In short, these two tiny words equal pain and frustration. Let me show you how:
It can arise when a birthday party happens. It can surge when the weekend rolls around. It can pop up when the phone doesn’t ring. FOMO is the fear that results when you think your peers are having more fun than you.
It can stir up beliefs that you are not good enough. It comes from wondering if they’re experiencing life’s best face when your face isn’t around.
Truth be told, FOMO is a widely experienced phenomenon. You’re not alone. The problem is that it can lead to an obsession with social media, create high levels of anxiety and contribute to your happiness. While FOMO is experienced by lots and lots of us, it is totally beatable. If you’re caught in a FOMO cycle, you can break the chain.
Fear of missing out can be caused by many things: an imbalance between your home and work life, loss of sleep, loss of autonomy or a deep need for more competence. At the end of the day, however, FOMO is derived from the fear of unhappiness. So, really, the fear of missing out is just that: fear.
I feel happiness is a choice that we make in every moment. I am not talking about happiness that is dependent on the outside world, like buying a new car or a house. That happiness is transient. Once the bill for the monthly car payments or the mortgage arrives, our happiness can turn into distress.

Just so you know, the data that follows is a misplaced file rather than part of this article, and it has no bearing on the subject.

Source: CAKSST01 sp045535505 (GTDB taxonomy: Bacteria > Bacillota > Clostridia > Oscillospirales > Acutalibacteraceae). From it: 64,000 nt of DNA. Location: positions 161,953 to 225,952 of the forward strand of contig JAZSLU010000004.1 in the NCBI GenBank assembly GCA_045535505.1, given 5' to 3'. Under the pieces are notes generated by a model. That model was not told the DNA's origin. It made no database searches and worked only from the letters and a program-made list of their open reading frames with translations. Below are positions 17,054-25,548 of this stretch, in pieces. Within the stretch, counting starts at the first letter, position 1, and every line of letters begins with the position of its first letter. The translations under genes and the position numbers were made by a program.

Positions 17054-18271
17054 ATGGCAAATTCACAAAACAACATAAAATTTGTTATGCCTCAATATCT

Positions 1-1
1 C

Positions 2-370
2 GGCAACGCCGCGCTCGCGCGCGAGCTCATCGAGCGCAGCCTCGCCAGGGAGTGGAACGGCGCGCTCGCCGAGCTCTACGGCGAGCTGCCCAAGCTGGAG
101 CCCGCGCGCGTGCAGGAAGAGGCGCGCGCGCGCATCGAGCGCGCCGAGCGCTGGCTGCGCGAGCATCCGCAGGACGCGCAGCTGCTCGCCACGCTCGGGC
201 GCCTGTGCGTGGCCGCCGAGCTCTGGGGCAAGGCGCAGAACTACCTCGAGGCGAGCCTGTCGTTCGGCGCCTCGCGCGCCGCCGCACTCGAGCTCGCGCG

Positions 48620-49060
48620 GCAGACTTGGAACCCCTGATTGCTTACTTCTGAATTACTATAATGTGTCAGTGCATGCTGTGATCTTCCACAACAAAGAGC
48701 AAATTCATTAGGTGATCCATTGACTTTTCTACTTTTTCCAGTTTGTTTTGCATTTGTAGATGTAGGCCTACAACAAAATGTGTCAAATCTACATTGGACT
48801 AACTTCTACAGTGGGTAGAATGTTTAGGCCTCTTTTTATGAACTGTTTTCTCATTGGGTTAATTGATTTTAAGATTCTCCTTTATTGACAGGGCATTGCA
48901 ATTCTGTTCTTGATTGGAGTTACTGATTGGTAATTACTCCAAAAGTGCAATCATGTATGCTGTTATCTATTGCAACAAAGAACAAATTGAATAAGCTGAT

Happiness is also an emotion. We should experience all emotions such as happiness, sadness, anger, and fear with equanimity and let them flow through us like clouds so we don’t accumulate them as blockages or density. But underneath it all, we have ever shining Sun of the True Self --Sat (Truth), Chit (Pure consciousness), and Ananda (Bliss or Happiness).
During my divorce I went through a “Why me?” phase filled with emotions of shame, guilt, anger, resentment, regret, and fear of unknown. But, my patients loved my visits with them. They told me they felt good in my presence because I was so joyful. I could not believe that I was seen as a joyful person during the most stressful time of my life. Then I realized that my spiritual practices were helping me access this inner joy. I would like to share my happiness practices with you.
We are stepping into a New Year. Focusing on Happiness and Joy must be our priority.
Many people feel overwhelmed by the circumstances in their lives. Most of them get irritable with the constant demands on them. There are many things in life that will create an experience of happiness for all of us despite our individual differences. Maybe the things that make you happy are different from the things that make me happy, but then so what.
For most of us there are good days and bad days. The smart thing is to know how to shake off a bad day.
A New Years resolve for everyone I would recommend should be to not allow any of these bad days to overwhelm them and actually know how to shake it off.
We may know how to control a few stressors but to be able to take the edge off the stressors is vital. Even while we are working at trying to control them it is vital.
I will throw light on some "Make me Happy" tips for you.
It is much easier to understand what makes people unhappy than to understand what makes them happy. Happiness is undermined or destroyed by violence, poverty, illness, and other external factors, leading to the inner states of depression, anxiety, and misery. Here, the link between inner and outer poses no mystery. It seems common-sensical that by reversing the causes of unhappiness, happiness will result.